# A curious congruence relation

Find the set of values for n such that $x^n \equiv{x}\mod 10$, where $n, x\in\mathbb{N}$.

This question looks like a Fermat's little theorem question but $10$ is not prime. Rather the smallest solution for n is a factor of $10, 5$. Can anyone explain or prove why this is the case? Is $5$ a unique solution for $n$?

(feel free to help put this into proper notation)

• 0 and 1 are also solutions. – Karolis Juodelė Oct 26 '13 at 12:32
• Do you mean: Find the set of $n$ for which $x^n \equiv x$ holds for all $x \in \mathbb{N}$. In other words $n$ is fixed and the equation should hold for all natural numbers $x$. – coffeemath Oct 26 '13 at 12:45
• Yes n is fixed and x^n must be congruent to x in mod 10 for all x in integers (positive is sufficient). so x^n must end in the same digit x ends in for all x. – Y-dog Oct 27 '13 at 4:52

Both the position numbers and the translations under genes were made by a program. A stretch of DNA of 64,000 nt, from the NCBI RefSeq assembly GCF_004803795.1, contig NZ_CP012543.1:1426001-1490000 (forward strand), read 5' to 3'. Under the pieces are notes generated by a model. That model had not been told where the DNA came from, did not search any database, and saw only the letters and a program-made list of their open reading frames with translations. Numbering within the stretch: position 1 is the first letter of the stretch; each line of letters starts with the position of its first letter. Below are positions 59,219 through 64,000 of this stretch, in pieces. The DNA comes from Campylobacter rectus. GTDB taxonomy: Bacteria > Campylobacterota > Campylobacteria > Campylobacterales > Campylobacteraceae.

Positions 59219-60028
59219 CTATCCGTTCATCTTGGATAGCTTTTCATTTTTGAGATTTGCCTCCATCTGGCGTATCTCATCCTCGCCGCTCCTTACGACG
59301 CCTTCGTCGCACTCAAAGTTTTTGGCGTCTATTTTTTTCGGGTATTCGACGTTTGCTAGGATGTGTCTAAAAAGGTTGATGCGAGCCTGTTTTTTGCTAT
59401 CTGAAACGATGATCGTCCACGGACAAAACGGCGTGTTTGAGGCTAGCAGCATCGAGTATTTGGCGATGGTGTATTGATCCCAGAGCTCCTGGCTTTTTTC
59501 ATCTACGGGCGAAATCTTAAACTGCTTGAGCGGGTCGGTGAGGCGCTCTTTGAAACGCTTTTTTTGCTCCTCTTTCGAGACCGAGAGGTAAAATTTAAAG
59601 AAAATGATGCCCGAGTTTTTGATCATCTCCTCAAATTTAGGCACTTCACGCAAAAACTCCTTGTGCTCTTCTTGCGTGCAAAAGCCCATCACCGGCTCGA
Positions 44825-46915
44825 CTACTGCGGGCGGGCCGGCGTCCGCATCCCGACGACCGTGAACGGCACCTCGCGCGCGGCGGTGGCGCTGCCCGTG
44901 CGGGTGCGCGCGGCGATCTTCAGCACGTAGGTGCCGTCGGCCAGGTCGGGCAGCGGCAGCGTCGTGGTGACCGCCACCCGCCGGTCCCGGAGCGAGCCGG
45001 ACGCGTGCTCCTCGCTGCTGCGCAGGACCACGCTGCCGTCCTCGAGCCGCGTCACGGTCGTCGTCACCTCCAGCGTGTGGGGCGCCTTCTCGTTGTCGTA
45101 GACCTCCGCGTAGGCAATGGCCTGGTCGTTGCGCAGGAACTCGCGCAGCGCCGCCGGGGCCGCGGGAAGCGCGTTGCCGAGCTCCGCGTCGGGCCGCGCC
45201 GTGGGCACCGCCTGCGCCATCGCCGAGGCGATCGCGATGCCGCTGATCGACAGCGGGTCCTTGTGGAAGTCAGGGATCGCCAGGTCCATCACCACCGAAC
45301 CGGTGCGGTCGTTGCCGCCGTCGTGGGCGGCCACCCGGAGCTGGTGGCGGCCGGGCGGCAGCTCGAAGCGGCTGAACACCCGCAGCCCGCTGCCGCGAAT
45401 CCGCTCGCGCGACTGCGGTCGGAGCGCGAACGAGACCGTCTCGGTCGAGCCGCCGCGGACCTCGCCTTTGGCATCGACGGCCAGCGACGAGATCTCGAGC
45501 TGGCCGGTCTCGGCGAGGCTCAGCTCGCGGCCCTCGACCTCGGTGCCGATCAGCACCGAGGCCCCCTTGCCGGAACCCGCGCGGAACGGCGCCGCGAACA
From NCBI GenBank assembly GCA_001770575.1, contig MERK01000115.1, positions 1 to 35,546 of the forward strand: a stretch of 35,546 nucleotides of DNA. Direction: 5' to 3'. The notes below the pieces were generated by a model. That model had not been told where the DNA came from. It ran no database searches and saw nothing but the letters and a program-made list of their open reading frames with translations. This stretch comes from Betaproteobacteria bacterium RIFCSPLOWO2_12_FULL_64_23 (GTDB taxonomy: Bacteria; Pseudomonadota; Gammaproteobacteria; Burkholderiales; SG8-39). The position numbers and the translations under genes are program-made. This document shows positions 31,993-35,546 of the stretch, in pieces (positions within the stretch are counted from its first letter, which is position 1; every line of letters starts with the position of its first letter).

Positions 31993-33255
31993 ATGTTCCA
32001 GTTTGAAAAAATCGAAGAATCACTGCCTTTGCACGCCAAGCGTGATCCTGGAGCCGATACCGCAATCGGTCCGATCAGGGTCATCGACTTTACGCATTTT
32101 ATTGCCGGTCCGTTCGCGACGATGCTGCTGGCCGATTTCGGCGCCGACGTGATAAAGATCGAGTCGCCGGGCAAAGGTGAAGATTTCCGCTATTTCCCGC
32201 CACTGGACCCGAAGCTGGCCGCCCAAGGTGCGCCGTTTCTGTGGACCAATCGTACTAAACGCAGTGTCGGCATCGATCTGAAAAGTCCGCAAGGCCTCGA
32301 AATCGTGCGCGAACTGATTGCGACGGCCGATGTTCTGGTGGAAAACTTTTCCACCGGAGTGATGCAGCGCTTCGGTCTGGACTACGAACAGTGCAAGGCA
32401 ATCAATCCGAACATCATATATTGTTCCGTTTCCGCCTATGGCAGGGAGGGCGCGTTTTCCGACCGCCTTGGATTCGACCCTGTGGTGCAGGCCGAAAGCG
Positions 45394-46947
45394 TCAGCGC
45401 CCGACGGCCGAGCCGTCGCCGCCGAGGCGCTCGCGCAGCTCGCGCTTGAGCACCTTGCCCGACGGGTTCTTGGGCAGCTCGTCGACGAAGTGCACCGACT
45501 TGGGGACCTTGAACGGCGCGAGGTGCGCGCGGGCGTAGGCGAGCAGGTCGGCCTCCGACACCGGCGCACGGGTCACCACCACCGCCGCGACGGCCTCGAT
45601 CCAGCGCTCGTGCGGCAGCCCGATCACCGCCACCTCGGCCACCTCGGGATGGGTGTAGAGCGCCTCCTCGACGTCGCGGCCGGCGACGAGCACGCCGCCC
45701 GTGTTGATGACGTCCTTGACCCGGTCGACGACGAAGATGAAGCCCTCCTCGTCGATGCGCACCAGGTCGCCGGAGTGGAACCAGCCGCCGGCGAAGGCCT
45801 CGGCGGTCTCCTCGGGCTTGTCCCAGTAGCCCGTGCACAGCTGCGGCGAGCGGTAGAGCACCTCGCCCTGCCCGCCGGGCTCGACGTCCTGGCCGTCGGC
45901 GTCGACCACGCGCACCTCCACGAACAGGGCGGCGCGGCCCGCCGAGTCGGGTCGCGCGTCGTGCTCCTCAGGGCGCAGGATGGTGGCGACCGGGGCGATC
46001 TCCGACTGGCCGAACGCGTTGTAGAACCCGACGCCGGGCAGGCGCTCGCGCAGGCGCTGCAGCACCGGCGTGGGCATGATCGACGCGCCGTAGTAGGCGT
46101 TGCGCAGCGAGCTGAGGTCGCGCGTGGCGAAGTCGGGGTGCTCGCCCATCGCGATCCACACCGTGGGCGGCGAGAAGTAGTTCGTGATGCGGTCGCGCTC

## 1 Answer

Observe that $x^n-x=x(x^{n-1}-1)$ which is divisible by $x(x-1)$ for integer $n\ge1$

Again, $x(x-1)$ is divisible by $2\implies x^n\equiv x\pmod 2$ for $x,n\in N$

So, we need to find $x^n\equiv x\pmod 5\iff x(x^{n-1}-1)\equiv0\pmod 5$

If $x\equiv 0\pmod 5, x^n\equiv x\pmod 5\implies x^n\equiv x\pmod {10}$

Else $x^{n-1}\equiv1\pmod 5$

Find ord$_5x$ when $x\equiv1,2,3,4$

and use the fact that ord$_px$ will divide $m$ if $x^m\equiv1\pmod p$ where $p$ is any integer relatively prime to $x$